A Solo Practitioner’s First Audit. Mine Wasn’t Scary!

  • April 20, 2021
  • Birute Luksenaite

I started my sole practice in the spring of 2019. I was expecting that the Law Society of Ontario (LSO) would conduct an audit at some point over the first couple of years of my practice, but I wasn’t sure how its logistics would work during COVID-19. I don’t know any other sole practitioners who have recently undergone an audit, so I had no idea what to anticipate.

I received an email from a Spot Auditor (SA) at the LSO in early January 2021. The email notified me that a spot audit of my practice had been authorized under section 49.2 of the Law Society Act, which section mandates licensees’ financial records audits.

The email further stated that my audit would focus on my books and records to assess compliance with various LSO By-Laws and Rules of Professional Conduct and that the process would require me to complete a questionnaire, submit copies of certain requested documents and to attend a meeting by Zoom with the SA.

The questionnaire asked for information such as whether my firm’s accounting system was manual or software-based; what procedures I had in place to ensure that books and records are maintained at all times; it also asked for details about my trust accounts and signing authority over them; what procedures I had in place for dealing with any cash payments from clients; my procedures for handling real estate matters and related funds transfers and mortgages; and my procedures regarding client intakes and joint retainers.

The documents requested included copies of my monthly trust and general account statements, journals and reconciliations; private mortgage, estate and power of attorney fiduciary work file documents; and client identification, joint retainer and client invoicing forms.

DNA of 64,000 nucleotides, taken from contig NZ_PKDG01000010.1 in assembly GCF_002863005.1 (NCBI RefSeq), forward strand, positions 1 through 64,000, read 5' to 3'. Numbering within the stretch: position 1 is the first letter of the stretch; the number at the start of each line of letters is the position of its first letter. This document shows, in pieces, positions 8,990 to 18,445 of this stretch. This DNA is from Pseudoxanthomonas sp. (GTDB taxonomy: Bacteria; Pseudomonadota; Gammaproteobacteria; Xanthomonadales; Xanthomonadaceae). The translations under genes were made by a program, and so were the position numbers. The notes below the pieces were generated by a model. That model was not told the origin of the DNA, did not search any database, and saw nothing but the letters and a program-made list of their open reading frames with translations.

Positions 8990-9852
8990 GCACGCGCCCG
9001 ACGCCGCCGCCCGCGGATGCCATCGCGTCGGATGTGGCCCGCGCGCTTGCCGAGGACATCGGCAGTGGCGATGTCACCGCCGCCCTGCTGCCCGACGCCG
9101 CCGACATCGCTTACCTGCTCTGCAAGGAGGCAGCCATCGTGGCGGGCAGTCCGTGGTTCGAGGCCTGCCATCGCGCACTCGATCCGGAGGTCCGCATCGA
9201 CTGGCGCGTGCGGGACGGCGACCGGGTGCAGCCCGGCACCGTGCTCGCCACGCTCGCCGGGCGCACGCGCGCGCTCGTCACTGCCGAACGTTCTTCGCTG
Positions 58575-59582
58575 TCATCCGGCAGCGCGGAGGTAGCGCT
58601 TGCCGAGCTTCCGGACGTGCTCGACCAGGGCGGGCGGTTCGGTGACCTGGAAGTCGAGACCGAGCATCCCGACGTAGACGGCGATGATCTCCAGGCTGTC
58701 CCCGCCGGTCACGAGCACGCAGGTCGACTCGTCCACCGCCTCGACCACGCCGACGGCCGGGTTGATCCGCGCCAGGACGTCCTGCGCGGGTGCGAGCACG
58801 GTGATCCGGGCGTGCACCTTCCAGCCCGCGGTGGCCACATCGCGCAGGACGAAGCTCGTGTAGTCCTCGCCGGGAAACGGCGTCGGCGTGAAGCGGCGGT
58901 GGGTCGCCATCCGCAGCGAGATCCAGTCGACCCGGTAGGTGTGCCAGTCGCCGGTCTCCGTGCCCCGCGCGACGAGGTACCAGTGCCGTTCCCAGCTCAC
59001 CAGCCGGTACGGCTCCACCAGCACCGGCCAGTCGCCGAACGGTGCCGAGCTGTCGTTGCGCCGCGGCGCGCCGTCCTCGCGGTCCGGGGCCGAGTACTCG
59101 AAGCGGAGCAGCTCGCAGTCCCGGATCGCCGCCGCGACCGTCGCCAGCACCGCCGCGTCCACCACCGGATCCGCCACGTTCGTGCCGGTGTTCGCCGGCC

The Zoom meeting with the SA took place after I had submitted the required information and documents. The meeting was helpful, because it gave me assurance about my practice management and helpfully pointed out a few formatting items that would benefit from improvement. The SA’s report followed.

The LSO’s Bookkeeping Guide for Lawyers provides details and helpful examples of what Ontario lawyers’ books and records should look like. If a lawyer doesn’t engage a specialized bookkeeper but follows the LSO prototypes, the books and records should generally meet the LSO requirements. If minor things aren’t formatted exactly as the samples demonstrate, this will be reflected in the SA’s report and reasonable time will be provided for bringing the books and records into required shape.

In mid-March I received a letter from the LSO’s Spot Audit Department confirming that my audit had been completed. I was so happy to have the audit happen within two years of launching solo, because it gave me a lot of assurance about my practice management at this foundational stage and also reminded me about the helpful LSO resources for lawyers.

About the author

Birute Luksenaite is a tax and estates lawyer providing services to complex estates that have an international footprint and also estates of artists and art collectors. In 2020-21 she is serving as vice-chair of the OBA Tax Law Section Executive.

Any article or other information or content expressed or made available in this Section is that of the respective author(s) and not of the OBA.